An American-style café and restaurant serving mainly salads and other western dishes, Applegreen’s Causeway Bay location is in the middle of the dining mecca that is Russell Street (with other branches in Tsim Sha Tsui and Mong Kok). Perhaps due to that convenient location (it’s the building opposite the MTR station in Times Square), it’s a spot that fills up quickly, whatever the time of day.
The Groupon store opened following the launch of its Singapore branch earlier in the year. With its bright green color scheme and massive G logo, Groupon occupies a whooping 4,000 ft of floor space at Soundwill Plaza, which is conveniently located right opposite Times Square.
Customers can now have the option of redeeming products in store or viewing products before purchase, as well as of course having items delivered to their home.
When Japan’s famous ramen chain Ippudo launched its first outpost in Hong Kong this summer, we were buzzing with excitement and eager to give it a go. Long queues for the Tsim Sha Tsui location deterred us, though, until a second location opened its doors in Causeway Bay across from Times Square.
Angling to beat the crowds, we showed up at noon on a Sunday and were seated right away. The staff is friendly, shouting out greetings and farewells in a chorus as is the Japanese custom.
This contemporary Thai spa offers aromatherapy treatments that help rejuvenate the mind and body. It offers a varied menu of massages and Asian and Western facials, as well as intense-pulsed light (IPL) treatments for damaged skin.
The Lingerie Party Shop sells a small collection of sexy and scandalous bras, knickers, camisoles, chemises and suspenders. Have a passionate and steamy wedding night with a red showgirl bra, a Marilyn Monroe-inspired chemise or a black lace underskirt. Accessories are also sold, such as bra sticks, fashionable stockings and jewelry. If you’re feeling extra naughty, pop into the “sexual wellbeing store” next door.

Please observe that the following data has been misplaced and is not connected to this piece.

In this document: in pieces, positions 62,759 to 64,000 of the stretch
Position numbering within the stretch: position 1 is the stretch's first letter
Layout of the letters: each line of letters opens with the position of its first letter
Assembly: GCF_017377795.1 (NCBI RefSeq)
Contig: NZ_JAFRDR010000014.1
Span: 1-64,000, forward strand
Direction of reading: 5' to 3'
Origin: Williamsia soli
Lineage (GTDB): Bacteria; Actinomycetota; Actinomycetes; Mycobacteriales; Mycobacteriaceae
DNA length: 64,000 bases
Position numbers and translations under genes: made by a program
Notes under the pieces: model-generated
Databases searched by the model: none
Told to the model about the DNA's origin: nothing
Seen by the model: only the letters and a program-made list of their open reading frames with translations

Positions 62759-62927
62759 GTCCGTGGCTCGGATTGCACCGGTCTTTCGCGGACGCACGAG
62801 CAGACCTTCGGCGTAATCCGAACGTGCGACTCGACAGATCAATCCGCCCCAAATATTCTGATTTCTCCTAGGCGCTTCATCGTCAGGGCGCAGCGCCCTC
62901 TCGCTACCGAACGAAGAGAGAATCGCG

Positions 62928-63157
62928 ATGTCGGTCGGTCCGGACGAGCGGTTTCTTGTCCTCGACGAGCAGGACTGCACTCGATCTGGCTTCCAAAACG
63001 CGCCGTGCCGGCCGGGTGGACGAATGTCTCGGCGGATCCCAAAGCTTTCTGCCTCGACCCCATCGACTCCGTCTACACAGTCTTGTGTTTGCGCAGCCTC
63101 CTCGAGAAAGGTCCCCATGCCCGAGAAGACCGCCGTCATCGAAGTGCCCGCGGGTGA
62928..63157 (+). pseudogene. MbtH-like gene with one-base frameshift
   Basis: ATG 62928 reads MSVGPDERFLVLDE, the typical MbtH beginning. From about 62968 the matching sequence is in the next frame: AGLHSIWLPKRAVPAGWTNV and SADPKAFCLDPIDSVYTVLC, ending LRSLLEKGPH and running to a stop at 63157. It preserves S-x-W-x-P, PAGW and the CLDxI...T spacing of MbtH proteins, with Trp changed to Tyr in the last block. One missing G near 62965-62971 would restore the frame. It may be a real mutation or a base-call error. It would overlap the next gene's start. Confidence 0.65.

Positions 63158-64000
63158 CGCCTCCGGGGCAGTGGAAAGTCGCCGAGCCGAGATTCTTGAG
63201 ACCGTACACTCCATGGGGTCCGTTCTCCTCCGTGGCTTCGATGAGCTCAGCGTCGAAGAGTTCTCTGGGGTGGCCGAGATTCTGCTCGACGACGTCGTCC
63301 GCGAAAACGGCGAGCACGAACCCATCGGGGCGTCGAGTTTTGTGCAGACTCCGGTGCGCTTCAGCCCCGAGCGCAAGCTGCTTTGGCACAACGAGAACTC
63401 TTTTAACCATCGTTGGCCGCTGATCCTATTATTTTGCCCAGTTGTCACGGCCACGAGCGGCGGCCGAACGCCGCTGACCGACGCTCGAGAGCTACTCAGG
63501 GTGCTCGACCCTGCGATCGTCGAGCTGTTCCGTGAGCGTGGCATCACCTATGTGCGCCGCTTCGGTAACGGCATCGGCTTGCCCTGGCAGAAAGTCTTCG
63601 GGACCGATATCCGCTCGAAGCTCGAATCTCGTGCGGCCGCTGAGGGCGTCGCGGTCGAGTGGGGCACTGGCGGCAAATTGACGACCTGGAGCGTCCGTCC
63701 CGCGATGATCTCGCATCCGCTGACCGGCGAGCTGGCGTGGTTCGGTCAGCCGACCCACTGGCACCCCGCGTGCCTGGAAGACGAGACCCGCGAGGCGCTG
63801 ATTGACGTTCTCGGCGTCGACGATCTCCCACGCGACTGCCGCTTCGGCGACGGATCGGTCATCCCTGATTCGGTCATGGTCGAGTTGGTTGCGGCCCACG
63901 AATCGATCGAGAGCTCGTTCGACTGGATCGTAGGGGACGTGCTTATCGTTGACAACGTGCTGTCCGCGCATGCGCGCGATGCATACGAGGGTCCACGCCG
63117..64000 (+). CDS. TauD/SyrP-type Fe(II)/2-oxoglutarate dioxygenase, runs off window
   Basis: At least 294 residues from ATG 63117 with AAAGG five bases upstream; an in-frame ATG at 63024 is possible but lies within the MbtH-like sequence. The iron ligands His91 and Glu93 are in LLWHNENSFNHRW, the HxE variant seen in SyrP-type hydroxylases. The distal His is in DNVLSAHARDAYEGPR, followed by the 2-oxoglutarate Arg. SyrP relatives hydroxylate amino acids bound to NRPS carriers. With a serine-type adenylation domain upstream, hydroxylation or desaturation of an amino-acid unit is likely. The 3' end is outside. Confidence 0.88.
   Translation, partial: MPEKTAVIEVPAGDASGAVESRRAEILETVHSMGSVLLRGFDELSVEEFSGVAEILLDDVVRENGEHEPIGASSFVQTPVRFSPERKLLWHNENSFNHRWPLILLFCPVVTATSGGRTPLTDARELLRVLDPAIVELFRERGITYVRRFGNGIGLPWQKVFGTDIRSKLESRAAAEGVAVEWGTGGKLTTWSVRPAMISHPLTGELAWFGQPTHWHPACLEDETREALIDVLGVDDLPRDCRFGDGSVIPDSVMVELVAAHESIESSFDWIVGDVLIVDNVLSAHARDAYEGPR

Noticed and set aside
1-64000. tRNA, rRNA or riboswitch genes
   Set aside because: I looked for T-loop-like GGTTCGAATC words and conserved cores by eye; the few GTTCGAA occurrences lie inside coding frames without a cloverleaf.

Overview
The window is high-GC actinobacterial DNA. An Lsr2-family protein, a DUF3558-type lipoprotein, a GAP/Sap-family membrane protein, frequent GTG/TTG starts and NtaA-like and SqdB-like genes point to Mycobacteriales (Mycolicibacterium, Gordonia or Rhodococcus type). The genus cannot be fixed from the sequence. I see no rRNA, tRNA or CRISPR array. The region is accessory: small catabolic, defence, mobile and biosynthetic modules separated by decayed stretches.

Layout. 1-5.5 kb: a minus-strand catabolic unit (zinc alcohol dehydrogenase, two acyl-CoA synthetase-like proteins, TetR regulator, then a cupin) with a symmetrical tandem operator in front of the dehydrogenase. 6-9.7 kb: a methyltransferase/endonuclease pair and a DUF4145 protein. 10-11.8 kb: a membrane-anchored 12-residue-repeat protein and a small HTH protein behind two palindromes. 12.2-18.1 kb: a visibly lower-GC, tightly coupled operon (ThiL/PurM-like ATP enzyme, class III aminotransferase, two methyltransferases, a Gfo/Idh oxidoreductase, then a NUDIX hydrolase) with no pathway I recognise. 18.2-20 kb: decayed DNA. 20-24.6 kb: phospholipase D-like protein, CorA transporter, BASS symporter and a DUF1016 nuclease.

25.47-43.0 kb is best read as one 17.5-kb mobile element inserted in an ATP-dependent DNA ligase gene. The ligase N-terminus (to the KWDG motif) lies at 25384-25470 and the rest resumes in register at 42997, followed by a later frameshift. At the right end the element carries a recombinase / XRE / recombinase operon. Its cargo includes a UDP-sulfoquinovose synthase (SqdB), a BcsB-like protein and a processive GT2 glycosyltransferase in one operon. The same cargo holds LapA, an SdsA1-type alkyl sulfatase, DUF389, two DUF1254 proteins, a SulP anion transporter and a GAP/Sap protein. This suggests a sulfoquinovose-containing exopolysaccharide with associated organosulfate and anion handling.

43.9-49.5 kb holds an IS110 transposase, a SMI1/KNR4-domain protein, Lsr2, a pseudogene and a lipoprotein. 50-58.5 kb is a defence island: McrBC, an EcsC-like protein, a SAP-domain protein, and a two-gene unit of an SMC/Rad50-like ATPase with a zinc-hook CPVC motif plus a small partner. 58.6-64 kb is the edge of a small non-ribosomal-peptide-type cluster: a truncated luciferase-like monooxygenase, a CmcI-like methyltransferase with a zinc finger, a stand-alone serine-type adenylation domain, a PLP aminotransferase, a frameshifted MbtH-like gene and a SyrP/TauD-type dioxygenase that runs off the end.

Meet Lobo is a great find. This tiny private kitchen, tucked away in a building opposite Times Square, is unpretentious, homely and serves a really good French dinner at a wallet-friendly price. The place is small (20 seats only) but still quite spacious, and has two waiters on top of Lobo the chef and Mrs. Lobo. The two menus change constantly—the only consistent difference is the $360 one has a foie gras dish and the $300 doesn’t. The foie gras was perfectly prepared and succulent.
Meet Lobo is a great find. This tiny private kitchen, tucked away in a building opposite Times Square, is unpretentious, homely and serves a really good French dinner at a wallet-friendly price. The two menus change frequently. The foie gras was perfectly prepared and succulent. For mains we had seabass on crabmeat and garlic mayo puree—excellent execution, if only they could have grilled the side vegetable (zucchini) so its juice didn’t flood the plate. At the end of the night we were satisfied, full and very happy.
It’s a total gimmick. Honglou, an upstairs restaurant just opposite Times Square, promises to serve a type of cuisine known as “Huaiyang.” Allegedly, Huaiyang is one of four traditional cuisines in China, often served at state dinners and yet you’ve probably never heard of it. The truth is, Huaiyang cuisine—particularly the one served in Honglou—is simply a roundup of the most popular dishes from different Chinese regions. The menu was made up mostly of Shanghainese staples like drunken pigeon, and chicken broth with wonton and xiaolongbao.
The buzz: A coffee shop that actually cares about its coffee! Newly re-opened, this quaint little café is a cut above the big names chains and really gets back to basics.
The décor: Tucked away at the end of a long corridor (hence the name), this cozy hideaway has a distinctly down-to-earth vibe. With clever lighting and a great use of mirrors, the café creates an illusion of space balanced with a homey interior of chalk-board menus and a cute kitchenette.
Don’t let the line out front scare you. This noodle shop has a fast, fast turnover. People come here from all over the world for their shrimp wontons. The menu is simple: shrimp wontons with noodles or just soup. You can also get pork and thousand-year-old egg congee and beef brisket over rice. We had a set menu of wonton noodle soup and red bean with a sweet tofu dessert called “red-white.” The shrimp wonton is as good as any wonton we’ve ever had, with a thin silky skin.